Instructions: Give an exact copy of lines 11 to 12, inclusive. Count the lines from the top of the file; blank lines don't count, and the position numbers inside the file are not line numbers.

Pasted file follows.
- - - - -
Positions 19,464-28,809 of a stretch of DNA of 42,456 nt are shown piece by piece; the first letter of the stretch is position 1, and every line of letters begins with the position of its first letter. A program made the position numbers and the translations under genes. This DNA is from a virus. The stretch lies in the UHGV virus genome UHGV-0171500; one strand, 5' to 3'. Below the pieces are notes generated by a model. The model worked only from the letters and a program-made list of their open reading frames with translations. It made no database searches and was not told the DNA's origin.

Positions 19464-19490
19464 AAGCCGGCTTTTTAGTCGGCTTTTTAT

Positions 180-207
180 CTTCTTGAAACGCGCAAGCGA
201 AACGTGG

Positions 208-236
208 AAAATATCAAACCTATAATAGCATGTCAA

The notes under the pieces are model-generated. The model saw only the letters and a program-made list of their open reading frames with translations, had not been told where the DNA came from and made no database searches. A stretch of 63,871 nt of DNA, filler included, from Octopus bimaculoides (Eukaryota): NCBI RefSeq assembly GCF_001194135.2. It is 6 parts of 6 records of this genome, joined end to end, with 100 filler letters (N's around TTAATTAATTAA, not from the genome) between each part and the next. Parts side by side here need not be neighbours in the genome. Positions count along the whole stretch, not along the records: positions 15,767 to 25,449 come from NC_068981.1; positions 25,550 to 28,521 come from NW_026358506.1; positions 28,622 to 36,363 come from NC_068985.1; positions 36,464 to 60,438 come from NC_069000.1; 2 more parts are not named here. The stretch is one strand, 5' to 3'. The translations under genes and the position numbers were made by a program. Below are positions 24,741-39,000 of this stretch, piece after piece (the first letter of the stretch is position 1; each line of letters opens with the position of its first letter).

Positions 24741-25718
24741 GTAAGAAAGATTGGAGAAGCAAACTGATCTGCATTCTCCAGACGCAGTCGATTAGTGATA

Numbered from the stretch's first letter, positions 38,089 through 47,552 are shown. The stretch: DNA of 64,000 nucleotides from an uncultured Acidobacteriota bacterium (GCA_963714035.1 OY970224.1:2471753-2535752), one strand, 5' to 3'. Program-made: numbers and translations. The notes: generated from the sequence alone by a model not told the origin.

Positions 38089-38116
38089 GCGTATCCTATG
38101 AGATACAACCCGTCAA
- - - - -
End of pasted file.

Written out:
24741 GTAAGAAAGATTGGAGAAGCAAACTGATCTGCATTCTCCAGACGCAGTCGATTAGTGATA

Numbered from the stretch's first letter, positions 38,089 through 47,552 are shown. The stretch: DNA of 64,000 nucleotides from an uncultured Acidobacteriota bacterium (GCA_963714035.1 OY970224.1:2471753-2535752), one strand, 5' to 3'. Program-made: numbers and translations. The notes: generated from the sequence alone by a model not told the origin.